Zadar, in Croatia, was called Zara in the ancient times. Its history is closely related to a continuous and continued struggle.
The rectangular street plan that had been left by the Roman in the XIV century was occupied by the Venetians and the Turkish. However, the Italian influence is noticeable.
The interconnection between the city and the Mediterranean Sea gives an amazing sequence of views of boats and buildings in an appropriate scale.
The street pavements and quays are made out of white limestone and sometimes of white marble.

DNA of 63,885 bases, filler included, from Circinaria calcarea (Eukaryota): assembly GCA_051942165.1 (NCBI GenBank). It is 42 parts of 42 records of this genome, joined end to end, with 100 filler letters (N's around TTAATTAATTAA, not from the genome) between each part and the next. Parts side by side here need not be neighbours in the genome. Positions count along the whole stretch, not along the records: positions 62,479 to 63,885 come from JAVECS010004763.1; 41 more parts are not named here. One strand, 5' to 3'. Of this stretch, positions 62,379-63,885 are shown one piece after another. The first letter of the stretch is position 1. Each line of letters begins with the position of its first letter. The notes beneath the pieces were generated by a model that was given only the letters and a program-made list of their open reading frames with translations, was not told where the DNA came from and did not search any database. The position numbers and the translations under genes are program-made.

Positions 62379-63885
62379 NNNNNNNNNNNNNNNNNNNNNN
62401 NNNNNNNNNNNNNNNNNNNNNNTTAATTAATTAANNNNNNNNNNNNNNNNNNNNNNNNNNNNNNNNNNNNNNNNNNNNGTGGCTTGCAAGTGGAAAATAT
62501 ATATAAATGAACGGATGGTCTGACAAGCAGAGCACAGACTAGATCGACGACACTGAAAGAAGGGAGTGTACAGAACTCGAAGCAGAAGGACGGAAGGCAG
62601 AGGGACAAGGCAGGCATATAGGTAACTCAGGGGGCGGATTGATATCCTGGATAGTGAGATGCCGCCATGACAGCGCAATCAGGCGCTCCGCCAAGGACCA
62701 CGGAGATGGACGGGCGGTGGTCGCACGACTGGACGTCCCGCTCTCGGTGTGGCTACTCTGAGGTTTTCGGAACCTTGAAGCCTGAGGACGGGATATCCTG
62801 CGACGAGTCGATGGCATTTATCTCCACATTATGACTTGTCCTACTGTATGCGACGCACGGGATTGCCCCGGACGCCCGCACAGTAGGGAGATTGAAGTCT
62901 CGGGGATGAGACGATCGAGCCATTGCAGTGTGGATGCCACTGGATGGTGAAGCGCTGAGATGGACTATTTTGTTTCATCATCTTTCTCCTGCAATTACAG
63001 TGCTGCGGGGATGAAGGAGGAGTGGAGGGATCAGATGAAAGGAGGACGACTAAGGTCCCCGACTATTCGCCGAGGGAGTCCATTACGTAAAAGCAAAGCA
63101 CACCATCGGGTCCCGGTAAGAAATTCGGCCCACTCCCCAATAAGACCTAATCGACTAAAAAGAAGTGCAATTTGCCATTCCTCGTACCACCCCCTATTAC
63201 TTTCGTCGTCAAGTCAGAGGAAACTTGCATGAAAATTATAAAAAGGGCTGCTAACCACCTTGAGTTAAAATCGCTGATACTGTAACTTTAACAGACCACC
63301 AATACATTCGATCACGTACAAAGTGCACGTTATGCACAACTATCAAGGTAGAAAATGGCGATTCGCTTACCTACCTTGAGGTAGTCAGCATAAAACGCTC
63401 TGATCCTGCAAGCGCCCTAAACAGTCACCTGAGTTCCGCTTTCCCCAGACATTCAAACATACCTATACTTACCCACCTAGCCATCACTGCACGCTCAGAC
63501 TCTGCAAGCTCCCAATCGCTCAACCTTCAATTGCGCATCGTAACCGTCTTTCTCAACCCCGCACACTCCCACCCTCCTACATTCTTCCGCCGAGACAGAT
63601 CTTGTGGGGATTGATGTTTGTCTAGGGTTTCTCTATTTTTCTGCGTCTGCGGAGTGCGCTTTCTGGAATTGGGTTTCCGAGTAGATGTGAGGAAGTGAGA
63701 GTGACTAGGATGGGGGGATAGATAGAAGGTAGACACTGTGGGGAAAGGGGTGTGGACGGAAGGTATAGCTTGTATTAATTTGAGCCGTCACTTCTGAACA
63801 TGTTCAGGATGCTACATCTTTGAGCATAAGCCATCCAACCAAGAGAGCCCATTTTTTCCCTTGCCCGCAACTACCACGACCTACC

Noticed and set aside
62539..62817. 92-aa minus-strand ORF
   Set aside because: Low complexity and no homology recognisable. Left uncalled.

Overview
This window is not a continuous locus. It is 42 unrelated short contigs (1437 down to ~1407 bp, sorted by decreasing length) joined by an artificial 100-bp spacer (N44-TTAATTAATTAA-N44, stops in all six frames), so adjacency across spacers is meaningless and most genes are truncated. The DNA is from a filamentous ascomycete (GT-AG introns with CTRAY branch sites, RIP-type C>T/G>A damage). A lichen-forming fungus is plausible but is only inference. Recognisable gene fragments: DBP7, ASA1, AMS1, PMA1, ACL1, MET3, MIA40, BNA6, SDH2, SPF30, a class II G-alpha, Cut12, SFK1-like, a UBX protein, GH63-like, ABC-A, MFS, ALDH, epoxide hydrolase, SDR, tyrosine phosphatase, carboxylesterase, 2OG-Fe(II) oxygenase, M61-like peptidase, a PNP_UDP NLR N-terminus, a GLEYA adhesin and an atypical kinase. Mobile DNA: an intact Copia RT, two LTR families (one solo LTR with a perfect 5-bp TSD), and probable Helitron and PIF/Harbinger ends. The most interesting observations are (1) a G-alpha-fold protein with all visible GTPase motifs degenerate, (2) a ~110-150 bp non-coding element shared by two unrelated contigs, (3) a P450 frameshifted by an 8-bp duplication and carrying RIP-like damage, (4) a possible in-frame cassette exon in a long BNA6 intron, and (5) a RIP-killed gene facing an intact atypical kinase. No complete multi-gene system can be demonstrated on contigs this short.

Zadar water organ facing Zadar channel is a fantastic new achievement. Simple and elegant steps, carved in white stone, underneath which there are 35 musically tuned tubes with whistle openings on the sidewalk. As the boats sail by, the movement of the sea pushes the air through and, depending on the size and velocity of the wave, musical chords are played. The waves create random harmonic sounds.
People wait for the boats sailing and so hear the sound of this world’s first musical pipe organ that is played by the sea.
I leave you with this last photo - a small marina - of my today's series. Hope you have enjoyed travelling with me!